Failure to Thrive in the Elderly Failure to Thrive in the Elderly Toggle navigation Brain Head & Neck Chest Endocrine Abdomen Musculoskeletal Skin Infectious Disease Hematology & Oncology Cohorts Diagnostics Emergency Findings Procedures Prevention & Management Pharmacy Resuscitation Trauma Emergency Procedures Ultrasound Cardiovascular Emergencies Lung Emergencies Infectious Disease Pediatrics Neurologic Emergencies Skin Exposure Miscellaneous Abuse Cancer Administration 4 Failure to Thrive (...) in the Elderly Failure to Thrive in the Elderly Aka: Failure to Thrive in the Elderly From Related Chapters II. Epidemiology: Incidence Community adults: >5% : >25% Hosptalized: >50% III. Pathophysiology: Contributing Factors Physical function decline: Weakness, falls, ADL decline : Weight loss, , decreased immunity Depression Cognitive ( , ) IV. Causes Medications See See Most common medication culprits Psychotropic medications s Recently added medications Consider non-prescription drug use, Missed dose

2015 FP Notebook

4. Managing undernutrition in the elderly. Prevention is better than a cure

. Malnutrition in the elderly: a multifactorial failure to thrive. The Permanente Journal 2005;9:38–41. 30. Milne AC, Potter J, Avenell A. Protein and energy sup- plementation in elderly people at risk from malnutrition. Cochrane Database syst Rev 2005(2):CD003288. 31. silver hJ. oral strategies to supplement older adults’ dietary intakes: comparing the evidence. nutr Rev 2009;67:21–31. 32. Australian Government Department of health and Ageing and national health and Medical Research Council. nutrient (...) , such as cancer or cardiac, hepatic or renal failure. Manage chronic or reversible medical conditions once ‘red flags’ have been eliminated, many other medical conditions or their treatments that may contribute to undernutrition can be addressed within general practice (Table 3). It is also important to review patient attitudes toward weight; elderly patients may be confused by Figure 1. Contributing factors and health outcomes associated with undernutrition 1,3,5,7,22 Contributing factors • Medical – eg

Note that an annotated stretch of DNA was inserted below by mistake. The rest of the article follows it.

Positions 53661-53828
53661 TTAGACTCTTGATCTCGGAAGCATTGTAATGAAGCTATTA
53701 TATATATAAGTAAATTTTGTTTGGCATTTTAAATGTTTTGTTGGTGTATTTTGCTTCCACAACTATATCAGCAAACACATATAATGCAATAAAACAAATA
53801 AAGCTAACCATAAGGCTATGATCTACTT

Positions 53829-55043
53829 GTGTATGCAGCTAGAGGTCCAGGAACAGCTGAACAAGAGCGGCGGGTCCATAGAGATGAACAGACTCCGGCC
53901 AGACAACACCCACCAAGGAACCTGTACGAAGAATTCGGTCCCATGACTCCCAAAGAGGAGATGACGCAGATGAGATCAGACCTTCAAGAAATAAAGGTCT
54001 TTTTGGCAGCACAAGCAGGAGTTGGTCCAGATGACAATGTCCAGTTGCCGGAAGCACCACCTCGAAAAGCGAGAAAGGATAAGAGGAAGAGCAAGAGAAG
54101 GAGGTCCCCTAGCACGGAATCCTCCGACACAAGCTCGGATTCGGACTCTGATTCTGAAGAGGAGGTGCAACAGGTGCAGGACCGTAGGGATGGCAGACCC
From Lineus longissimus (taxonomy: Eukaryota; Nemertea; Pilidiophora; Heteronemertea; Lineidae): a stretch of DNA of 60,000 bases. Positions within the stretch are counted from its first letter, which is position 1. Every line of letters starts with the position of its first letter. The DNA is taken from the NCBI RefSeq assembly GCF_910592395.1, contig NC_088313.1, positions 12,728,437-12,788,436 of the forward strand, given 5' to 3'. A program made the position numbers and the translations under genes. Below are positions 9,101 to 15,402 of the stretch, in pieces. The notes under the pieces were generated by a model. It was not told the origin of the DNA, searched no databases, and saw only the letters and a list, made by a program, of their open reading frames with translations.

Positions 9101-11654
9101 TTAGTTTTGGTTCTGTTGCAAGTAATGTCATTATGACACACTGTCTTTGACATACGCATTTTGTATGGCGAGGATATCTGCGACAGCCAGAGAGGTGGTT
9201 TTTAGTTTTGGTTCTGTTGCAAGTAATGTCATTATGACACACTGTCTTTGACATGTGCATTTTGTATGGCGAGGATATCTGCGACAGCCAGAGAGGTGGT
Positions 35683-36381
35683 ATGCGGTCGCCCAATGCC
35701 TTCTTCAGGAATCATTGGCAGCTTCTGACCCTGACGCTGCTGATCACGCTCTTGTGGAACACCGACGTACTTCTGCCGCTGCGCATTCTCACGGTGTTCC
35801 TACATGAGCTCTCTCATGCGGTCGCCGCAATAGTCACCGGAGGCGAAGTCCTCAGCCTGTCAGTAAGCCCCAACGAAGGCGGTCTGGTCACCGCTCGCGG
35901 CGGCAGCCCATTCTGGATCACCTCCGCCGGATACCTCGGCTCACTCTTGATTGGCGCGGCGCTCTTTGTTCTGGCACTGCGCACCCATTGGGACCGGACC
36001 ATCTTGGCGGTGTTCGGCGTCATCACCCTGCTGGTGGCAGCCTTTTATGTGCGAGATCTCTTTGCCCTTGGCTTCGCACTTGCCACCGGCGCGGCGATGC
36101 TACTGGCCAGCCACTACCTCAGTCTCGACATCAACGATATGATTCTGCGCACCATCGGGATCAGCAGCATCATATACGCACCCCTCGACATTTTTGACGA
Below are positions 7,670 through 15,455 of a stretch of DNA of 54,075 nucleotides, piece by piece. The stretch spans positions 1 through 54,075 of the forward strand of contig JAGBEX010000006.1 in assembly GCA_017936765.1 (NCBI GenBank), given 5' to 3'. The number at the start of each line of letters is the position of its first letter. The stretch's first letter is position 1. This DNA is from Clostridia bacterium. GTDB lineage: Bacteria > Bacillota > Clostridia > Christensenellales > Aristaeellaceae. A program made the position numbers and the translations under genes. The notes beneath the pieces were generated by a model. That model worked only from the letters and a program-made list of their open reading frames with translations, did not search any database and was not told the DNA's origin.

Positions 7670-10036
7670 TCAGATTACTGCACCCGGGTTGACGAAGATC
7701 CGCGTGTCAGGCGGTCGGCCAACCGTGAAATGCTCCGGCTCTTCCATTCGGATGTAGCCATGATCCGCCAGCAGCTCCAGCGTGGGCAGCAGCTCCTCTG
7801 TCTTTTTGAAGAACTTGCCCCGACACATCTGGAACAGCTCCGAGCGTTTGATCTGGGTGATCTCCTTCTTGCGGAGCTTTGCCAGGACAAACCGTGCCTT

2012 Clinical Practice Guidelines Portal

5. Five-Weekend Care of the Elderly Certificate Course: Continuing professional development activity for family physicians (PubMed)